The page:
IN THE US, cancel culture has been having a pretty good run, on the back of whatever psychological syndromes have been unleashed by social media. Ordinary people, who would turn in the other direction if they saw a rabid political group on the street, now find themselves part of the mob demanding blood to slake a thirst that they have recognised in themselves. It is the tyranny of the do-gooder along with the effortlessness that Twitter provides. No great energy is expended in being in this mob, just relentless virtue signalling that gains momentum by numbers.
The cancelling mobs usually come from one direction—the ‘liberal’ left because the ideology, once identified with free speech, now considers it an obstacle to equality and social justice. It gets a lot of free soldiers who find their meaning in the mob. Students are especially fertile material for creation of better worlds. In the US, it is from the academia that cancel culture gets its manpower, spilling over to the real world in fields like media and entertainment. There are two legs to cancel culture. One is the public shaming, and the other, the cancelling. And they are done by different groups. The angry self-righteous on Twitter do the shaming and demand the cancelling, which is done by the agency that controls the person being shamed—the place of his employment, social and professional gatherings, etcetera. After the MeToo movement, for example, writers accused and shamed online found themselves summarily removed from literary festivals.
Cancelling can take absurd levels and not follow any set pattern. Last month, a top executive in Boeing had to leave the company for an article he wrote 29 years earlier that argued women shouldn’t be in the defence forces. It had nothing to do with racism but the wake of fury following George Floyd’s killing had made corporates ultra-politically correct. The human cost rarely registers in those who take part in these cancellings. As Jan Ronson, wrote in her book So You have Been Publicly Shamed: ‘I suppose when shamings are delivered like remotely administered drone strikes, nobody needs to think about how ferocious our collective power might be. The snowflake never needs to feel responsible for the avalanche.’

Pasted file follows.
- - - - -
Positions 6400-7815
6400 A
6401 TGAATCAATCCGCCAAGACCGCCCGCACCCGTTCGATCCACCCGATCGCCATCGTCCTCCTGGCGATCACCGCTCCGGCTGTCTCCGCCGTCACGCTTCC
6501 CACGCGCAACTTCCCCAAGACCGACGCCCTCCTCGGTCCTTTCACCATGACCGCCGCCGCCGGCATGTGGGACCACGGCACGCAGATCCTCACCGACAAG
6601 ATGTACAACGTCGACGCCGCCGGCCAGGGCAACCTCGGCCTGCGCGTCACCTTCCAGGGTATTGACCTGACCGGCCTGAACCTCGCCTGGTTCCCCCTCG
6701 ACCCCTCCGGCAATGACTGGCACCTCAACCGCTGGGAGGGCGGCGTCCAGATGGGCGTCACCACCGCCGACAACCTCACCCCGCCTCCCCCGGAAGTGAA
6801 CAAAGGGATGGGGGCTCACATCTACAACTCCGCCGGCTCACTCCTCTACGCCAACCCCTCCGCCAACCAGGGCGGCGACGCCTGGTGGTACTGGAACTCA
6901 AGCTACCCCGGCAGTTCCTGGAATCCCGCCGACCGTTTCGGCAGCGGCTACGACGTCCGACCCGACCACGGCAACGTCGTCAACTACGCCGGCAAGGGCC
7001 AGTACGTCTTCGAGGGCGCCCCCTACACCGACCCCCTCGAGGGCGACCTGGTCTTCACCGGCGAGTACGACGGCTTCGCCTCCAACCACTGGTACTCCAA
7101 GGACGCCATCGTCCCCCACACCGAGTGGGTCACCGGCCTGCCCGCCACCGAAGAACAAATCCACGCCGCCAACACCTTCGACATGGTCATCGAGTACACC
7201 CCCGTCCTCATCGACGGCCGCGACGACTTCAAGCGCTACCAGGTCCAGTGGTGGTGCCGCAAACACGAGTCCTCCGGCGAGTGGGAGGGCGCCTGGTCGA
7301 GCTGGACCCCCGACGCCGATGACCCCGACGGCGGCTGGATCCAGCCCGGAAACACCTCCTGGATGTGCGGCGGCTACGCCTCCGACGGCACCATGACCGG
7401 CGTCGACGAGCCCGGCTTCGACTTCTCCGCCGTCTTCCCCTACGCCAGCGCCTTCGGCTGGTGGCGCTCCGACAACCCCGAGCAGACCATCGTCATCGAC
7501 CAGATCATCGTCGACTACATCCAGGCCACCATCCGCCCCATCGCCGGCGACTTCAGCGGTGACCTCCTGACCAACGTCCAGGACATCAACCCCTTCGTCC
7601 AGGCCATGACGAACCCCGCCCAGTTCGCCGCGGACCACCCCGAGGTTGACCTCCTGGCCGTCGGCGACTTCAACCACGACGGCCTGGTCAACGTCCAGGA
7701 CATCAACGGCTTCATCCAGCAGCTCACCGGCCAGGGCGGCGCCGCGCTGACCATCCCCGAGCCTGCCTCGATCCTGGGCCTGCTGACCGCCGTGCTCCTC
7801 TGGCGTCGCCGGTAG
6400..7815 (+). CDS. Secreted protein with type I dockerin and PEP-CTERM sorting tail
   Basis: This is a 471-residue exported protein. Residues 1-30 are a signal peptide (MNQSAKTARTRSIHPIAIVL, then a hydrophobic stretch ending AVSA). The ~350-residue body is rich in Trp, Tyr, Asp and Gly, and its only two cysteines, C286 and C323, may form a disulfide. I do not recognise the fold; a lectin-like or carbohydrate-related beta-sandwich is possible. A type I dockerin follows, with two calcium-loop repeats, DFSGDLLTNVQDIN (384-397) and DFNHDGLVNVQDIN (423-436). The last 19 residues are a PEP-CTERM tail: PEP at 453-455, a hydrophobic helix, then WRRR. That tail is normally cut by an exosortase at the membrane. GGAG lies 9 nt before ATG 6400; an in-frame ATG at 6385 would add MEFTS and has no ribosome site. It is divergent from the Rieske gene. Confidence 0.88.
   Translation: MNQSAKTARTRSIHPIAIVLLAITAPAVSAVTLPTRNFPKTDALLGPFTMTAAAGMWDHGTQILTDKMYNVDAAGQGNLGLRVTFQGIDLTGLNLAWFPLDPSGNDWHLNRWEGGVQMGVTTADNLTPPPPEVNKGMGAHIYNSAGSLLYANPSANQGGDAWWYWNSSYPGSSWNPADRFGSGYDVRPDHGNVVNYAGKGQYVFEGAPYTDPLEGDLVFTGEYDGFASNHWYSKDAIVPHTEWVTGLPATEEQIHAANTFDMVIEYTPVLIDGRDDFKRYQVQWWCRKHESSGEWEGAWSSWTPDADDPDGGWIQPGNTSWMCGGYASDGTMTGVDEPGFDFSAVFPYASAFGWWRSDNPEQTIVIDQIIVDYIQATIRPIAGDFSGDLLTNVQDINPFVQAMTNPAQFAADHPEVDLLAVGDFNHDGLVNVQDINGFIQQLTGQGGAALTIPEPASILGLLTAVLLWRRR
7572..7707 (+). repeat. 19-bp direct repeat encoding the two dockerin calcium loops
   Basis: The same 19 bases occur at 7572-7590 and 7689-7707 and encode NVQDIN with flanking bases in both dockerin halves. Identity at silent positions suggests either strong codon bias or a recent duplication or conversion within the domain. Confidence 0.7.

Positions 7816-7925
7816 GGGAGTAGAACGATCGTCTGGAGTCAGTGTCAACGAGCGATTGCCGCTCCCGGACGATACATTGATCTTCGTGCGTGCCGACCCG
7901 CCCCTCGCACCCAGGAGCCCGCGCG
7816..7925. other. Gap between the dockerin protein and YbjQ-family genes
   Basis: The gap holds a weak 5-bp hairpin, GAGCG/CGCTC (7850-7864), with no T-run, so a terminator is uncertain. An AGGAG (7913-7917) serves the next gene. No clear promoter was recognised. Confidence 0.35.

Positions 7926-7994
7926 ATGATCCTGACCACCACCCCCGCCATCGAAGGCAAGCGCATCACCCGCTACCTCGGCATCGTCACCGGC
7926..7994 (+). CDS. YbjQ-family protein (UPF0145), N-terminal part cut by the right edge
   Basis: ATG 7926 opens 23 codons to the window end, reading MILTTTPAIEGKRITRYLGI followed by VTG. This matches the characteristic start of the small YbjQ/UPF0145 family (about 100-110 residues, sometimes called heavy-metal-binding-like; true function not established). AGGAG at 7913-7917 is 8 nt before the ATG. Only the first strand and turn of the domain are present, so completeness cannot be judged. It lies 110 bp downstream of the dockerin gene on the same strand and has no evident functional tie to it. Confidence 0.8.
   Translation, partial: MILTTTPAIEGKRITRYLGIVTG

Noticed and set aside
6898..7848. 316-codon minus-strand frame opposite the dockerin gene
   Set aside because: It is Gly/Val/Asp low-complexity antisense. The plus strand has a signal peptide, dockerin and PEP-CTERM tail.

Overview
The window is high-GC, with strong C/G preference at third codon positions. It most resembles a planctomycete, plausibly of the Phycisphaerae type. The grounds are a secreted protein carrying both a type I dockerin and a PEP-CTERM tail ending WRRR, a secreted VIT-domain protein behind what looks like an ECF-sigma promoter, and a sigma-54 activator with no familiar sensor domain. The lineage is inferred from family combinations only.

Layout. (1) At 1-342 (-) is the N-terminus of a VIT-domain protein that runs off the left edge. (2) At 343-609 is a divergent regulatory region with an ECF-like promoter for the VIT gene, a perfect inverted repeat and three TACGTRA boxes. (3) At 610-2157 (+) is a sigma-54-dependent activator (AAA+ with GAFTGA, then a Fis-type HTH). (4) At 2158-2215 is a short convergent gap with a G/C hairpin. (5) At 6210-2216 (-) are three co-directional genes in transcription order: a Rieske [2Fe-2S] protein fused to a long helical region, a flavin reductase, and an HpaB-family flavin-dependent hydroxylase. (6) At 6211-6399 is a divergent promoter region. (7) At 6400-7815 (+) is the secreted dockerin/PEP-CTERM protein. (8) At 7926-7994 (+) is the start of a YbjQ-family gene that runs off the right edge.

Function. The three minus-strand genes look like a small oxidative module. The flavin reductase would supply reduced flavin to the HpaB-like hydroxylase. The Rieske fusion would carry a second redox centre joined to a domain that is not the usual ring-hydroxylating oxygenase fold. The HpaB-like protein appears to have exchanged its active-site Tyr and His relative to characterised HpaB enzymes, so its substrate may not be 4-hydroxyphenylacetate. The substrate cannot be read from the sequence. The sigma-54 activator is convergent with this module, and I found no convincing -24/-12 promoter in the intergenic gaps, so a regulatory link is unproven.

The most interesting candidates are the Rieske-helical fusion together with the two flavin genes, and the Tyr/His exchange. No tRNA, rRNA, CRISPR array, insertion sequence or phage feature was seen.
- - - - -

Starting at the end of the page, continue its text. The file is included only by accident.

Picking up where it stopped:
India is a mimic culture of the West. It picks up just about every new trend—social, political, technological—from there and apes it. Cancel culture got its big moment here in MeToo two years ago. Since then, it has persevered in spurts. The latest was this week when the publishing house Bloomsbury withdrew their book Delhi Riots 2020 on the Hindu-Muslim communal clashes in the capital following protests against the Citizenship Amendment Act (CAA). Delhi Riots 2020 took an uninhibited right-wing point of view of the clashes. Meanwhile, for balance presumably, Bloomsbury also had a book about the Shaheen Bagh protests which reflected the opposite view. A tweet by the publishing house about the book said: ‘Initially starting out as a cry of anguish against the allegedly discriminatory laws of the Citizenship Amendment Act & National Register of Citizens, it soon became a modern-day Gandhian movement for equal rights for citizens.’
India is a mimic culture of the West. It picks up just about every new trend—social, political, technological—from there and apes it. Cancel culture got its big moment here in MeToo two years ago. Since then, it has persevered in spurts